• Compensation;
  • managed care;
  • financial incentives;
  • physician productivity

Objective. To estimate the effect of financial incentives in medical groups—both at the level of individual physician and collectively—on individual physician productivity.

Data Sources/Study Setting. Secondary data from 1997 on individual physician and group characteristics from two surveys: Medical Group Management Association (MGMA) Physician Compensation and Production Survey and the Cost Survey; Area Resource File data on market characteristics, and various sources of state regulatory data.

Study Design. Cross-sectional estimation of individual physician production function models, using ordinary least squares and two-stage least squares regression.

Data Collection. Data from respondents completing all items required for the two stages of production function estimation on both MGMA surveys (with RBRVS units as production measure: 102 groups, 2,237 physicians; and with charges as the production measure: 383 groups, 6,129 physicians). The 102 groups with complete data represent 1.8 percent of the 5,725 MGMA member groups.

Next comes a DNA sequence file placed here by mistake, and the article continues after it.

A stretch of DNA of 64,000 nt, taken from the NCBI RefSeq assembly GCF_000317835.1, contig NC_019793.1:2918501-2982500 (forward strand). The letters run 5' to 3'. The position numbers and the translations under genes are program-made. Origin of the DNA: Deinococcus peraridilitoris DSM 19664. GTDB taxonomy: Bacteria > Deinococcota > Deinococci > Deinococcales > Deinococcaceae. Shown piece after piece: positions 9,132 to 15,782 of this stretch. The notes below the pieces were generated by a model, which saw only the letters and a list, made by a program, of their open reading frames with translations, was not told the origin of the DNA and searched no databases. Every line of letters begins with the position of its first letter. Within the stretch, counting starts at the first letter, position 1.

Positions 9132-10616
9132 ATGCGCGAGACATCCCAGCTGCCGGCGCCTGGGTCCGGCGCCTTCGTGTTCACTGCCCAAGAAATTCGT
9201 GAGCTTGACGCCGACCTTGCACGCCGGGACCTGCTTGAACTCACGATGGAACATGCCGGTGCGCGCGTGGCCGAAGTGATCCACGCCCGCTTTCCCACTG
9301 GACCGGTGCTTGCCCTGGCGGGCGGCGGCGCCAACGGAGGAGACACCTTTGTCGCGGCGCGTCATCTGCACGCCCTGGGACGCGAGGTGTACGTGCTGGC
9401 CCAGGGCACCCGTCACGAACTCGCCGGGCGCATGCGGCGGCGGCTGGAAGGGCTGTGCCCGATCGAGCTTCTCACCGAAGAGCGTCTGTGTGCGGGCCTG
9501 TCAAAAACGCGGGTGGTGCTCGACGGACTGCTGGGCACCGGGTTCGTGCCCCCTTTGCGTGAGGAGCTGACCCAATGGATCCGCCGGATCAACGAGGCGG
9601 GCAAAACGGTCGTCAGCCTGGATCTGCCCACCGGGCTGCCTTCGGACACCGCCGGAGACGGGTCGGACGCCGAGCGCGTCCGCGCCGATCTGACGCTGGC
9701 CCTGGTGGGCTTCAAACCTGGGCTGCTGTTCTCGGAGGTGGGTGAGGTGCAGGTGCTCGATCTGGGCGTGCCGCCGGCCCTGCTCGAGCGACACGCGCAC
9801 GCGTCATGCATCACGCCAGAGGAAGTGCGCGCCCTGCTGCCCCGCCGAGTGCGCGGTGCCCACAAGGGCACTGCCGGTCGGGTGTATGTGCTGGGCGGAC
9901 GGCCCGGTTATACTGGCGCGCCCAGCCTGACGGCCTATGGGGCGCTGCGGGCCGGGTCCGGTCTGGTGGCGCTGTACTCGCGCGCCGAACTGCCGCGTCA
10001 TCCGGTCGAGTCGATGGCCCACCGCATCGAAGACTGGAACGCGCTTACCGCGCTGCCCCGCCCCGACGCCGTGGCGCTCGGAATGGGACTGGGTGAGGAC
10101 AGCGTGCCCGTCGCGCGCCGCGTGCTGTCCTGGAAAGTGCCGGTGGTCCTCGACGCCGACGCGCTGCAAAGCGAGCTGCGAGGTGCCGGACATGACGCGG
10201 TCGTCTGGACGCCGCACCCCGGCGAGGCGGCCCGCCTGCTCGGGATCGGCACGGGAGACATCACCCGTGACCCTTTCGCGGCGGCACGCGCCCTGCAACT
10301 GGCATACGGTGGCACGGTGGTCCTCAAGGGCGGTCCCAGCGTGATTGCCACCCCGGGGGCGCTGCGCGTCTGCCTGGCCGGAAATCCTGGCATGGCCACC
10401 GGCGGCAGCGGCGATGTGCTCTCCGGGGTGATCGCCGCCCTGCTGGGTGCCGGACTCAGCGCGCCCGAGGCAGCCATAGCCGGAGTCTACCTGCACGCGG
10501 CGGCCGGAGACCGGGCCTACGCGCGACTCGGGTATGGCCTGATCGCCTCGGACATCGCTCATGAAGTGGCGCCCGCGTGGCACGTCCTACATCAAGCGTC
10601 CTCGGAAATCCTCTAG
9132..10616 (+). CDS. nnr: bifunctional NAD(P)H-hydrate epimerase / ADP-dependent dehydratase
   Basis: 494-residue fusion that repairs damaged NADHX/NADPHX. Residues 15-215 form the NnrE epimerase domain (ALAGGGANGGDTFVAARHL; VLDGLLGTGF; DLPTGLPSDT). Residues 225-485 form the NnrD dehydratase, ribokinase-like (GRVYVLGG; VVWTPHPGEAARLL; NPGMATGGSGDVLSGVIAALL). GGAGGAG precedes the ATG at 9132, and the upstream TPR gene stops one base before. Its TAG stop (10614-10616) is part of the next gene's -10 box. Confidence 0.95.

Principal Findings. Individual production-based physician compensation leads to increased productivity, as expected (elasticity=.07, p<.05). The productivity effects of compensation methods based on equal shares of group net income and incentive bonuses are significantly positive (p<.05) and smaller in magnitude. The group-levelfinancial incentive does not appear to be significantly related to physician productivity.

Conclusions. Individual physician incentives based on own production do increase physician productivity.